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America’s schools are at a turning point. Our children are being over-tested, our teachers are physically exhausted and emotionally demoralized, and our tax dollars are being diverted to replace our public schools with a privately managed, free-market system of education.
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This past year, Charlie Irish and I co-authored Cleaning Up the Mess from Sacred Cows: A Strategy to Take Back Our Public Schools. In it, we discuss how unchallenged conventional wisdom threatens the future of our public schools. One of the sacred cow beliefs highlighted in our book is that whatever teachers are asked to do, they’ll make it work. Following three decades of rigorous education reform, this well-meaning rallying cry has placed a heavy, and sometimes unrealistic, burden on our teaching profession. Now, as a result of the COVID-19 pandemic, our teachers are being asked once again to do more and make it work.
In her new book, Sarah Stitzlein expresses a growing concern shared by many other Americans – which is that our democracy stands on shaky ground: “As wary citizens grow increasingly distrustful of elected officials and their fellow citizens, they turn to authoritarian alternatives.” There is, however, a strategy that I’ve observed throughout my career (and is supported by many of the points that Sarah makes in her book) which can overcome this distrust. That strategy is providing citizens with opportunities to come together and make a difference. Giving citizens a legitimate voice in addressing challenges and opportunities impacting them and their public schools is a powerful remedy for reducing cynicism and increasing hope. If I’ve heard it said once, I’ve heard it said dozens and dozens of times over the past 25 years in communities throughout Ohio: “Coming together like this has has restored my faith in our democracy.”
Susie Kaeser is a community member in the Cleveland Heights-University Heights City School District. She also is one of Ohio’s most effective spokespersons for the public schools throughout our state. In addition to co-founding the Heights Coalition for Public Education, she is a member of the statewide leadership team for the Ohio Public School Advocacy Network and serves as education specialist for the League of Women Voters of Ohio. In a recent opinion piece in Cleveland.com, she focuses on rethinking school vouchers during a pandemic.
In a feature story yesterday on CBS News “Sunday Morning,” Florida’s 2019-2020 Teacher of the Year spoke candidly about the challenges for teachers and students during the current COVID-19 crisis. One of the most powerful insights she shared is that remote learning has made one thing very clear about the value of our current educational system. It is that “there’s nothing like the connections we have at school.”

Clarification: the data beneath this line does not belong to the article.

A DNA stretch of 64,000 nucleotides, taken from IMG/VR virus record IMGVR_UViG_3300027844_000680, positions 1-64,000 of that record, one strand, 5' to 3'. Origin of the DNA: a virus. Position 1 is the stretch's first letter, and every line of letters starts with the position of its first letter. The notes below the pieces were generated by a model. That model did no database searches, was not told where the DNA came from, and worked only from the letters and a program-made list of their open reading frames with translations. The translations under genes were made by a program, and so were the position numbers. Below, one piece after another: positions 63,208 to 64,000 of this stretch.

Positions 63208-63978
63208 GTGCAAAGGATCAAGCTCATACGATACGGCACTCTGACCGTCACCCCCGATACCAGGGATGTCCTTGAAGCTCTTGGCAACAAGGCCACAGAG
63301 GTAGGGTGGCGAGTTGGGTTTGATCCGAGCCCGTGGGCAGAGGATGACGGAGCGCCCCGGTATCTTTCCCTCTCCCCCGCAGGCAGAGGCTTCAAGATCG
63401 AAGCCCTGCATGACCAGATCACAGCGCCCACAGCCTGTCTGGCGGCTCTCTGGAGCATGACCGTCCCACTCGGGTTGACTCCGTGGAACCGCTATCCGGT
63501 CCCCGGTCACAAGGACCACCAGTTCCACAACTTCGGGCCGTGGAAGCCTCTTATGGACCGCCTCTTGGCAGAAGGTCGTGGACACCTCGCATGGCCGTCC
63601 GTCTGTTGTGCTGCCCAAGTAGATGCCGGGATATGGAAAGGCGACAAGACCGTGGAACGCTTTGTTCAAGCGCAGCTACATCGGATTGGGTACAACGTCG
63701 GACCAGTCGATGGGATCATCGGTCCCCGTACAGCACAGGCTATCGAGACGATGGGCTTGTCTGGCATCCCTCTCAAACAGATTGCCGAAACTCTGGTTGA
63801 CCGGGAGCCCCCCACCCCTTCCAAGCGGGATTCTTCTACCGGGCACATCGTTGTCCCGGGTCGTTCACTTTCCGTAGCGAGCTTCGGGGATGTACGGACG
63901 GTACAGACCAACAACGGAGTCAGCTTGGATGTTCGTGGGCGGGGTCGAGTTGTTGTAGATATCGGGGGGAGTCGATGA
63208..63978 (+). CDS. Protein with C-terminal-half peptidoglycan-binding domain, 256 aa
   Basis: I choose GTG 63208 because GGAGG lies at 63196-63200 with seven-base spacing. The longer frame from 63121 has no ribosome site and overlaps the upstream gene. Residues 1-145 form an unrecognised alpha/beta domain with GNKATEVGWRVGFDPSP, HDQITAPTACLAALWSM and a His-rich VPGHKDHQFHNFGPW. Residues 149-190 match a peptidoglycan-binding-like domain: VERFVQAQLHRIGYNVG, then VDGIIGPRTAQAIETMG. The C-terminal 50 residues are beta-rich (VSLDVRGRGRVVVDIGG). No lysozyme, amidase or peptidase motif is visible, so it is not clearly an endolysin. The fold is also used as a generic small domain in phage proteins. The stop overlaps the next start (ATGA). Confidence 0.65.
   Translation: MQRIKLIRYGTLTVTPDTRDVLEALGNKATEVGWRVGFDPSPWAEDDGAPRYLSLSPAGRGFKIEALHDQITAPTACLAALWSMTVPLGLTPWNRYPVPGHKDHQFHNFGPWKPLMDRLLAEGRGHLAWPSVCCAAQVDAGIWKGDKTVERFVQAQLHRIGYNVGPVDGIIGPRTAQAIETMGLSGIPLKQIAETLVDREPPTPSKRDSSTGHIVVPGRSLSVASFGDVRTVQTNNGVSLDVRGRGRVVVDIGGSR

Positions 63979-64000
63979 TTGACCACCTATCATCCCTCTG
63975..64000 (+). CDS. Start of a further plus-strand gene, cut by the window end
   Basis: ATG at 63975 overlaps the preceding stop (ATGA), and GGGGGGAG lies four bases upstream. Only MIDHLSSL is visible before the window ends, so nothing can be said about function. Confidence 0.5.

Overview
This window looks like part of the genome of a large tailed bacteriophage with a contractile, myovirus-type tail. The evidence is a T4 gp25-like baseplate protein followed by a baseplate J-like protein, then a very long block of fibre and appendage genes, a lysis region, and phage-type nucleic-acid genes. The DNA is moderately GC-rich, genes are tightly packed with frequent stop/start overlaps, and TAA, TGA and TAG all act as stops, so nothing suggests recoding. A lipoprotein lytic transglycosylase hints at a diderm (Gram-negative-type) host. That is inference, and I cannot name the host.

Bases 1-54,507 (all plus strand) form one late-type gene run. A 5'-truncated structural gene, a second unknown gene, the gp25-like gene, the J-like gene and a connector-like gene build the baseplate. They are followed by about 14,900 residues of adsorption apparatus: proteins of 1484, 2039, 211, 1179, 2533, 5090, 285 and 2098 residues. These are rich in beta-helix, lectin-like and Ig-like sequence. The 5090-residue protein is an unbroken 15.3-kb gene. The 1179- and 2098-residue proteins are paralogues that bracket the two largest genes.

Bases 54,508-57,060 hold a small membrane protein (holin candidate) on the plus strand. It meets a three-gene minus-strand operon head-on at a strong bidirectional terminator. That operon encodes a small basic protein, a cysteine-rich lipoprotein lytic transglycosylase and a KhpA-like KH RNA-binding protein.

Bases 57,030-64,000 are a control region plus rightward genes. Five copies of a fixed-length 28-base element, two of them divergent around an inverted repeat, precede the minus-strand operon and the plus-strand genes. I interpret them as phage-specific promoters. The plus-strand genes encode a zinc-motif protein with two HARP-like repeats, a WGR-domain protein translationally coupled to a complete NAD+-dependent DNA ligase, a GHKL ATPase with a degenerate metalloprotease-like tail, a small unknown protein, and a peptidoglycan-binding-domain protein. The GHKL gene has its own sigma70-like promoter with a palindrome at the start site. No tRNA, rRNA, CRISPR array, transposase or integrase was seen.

What can the coronavirus teach us about leadership at defining moments? The CEO and Chief Architect of Syntegrity have authored an insightful article in Forbes about the opportunity to start thinking now about how you’ll be ready with that plan for decisive action at the defining moment when this crisis is over. Syntegrity is a company that helps leaders at all levels rapidly solve complex issues.
Statewide and local leadership teams for the Ohio Public School Advocacy Network were recently invited to participate in a first-ever on-line discussion. Being our initial attempt to bring everyone together, we weren’t exactly sure what to expect. On April 21, the response to our invitation was strong with 60 leadership team members taking part in a productive hour-long conversation. In addition to indicating that this grassroots movement to help shape statewide education policy is catching on, the high level of meeting participation shows that we can continue to build momentum throughout the current period of social distancing. With regard to next steps, one of our major priorities will be to continue to expand our local leadership teams to include broad cross-sections of our local communities.
In April, Fallon Research surveyed Ohio’s public school parents and asked them to rate the performance of their school district during the coronavirus shutdown. One of major findings of the study is that the vast majority (79%) of parents were very satisfied with the remote learning opportunities that had been offered. Here is the full report.
As many of you know, a grassroots movement is under way in Ohio to give citizens a stronger voice in shaping statewide education policy. On April 21, community leadership teams from school districts spearheading this movement are meeting online at 7 p.m. This blog is an invitation for you to join the conversation. Below is the meeting information.
The Conversation on Zoom
Meeting ID: 114 884 728
I would like to provide some more context to one of my recent blogs. In it, I shared the sentiment of Deer Park Superintendent Jay Phillips who believes the coronavirus crisis has created a different lens for educational leaders: “Now more than ever is a time when our community needs our leadership and our voice.” In a virtual meeting this week with his school districts’ leadership team for the Ohio Public School Advocacy Network, he followed up by posing the question, if you had one wish for the good that could come from this crisis, what would it be? The resounding response was that family relationships would become stronger, parent involvement with the schools would increase and, as a community, everyone would grow closer.
Yesterday, Harry Smith reported on CBS News “Sunday Morning” that teachers are rising to the occasion during this coronavirus crisis to make sure education doesn’t stop. Thank you, America’s teachers, for your love and dedication!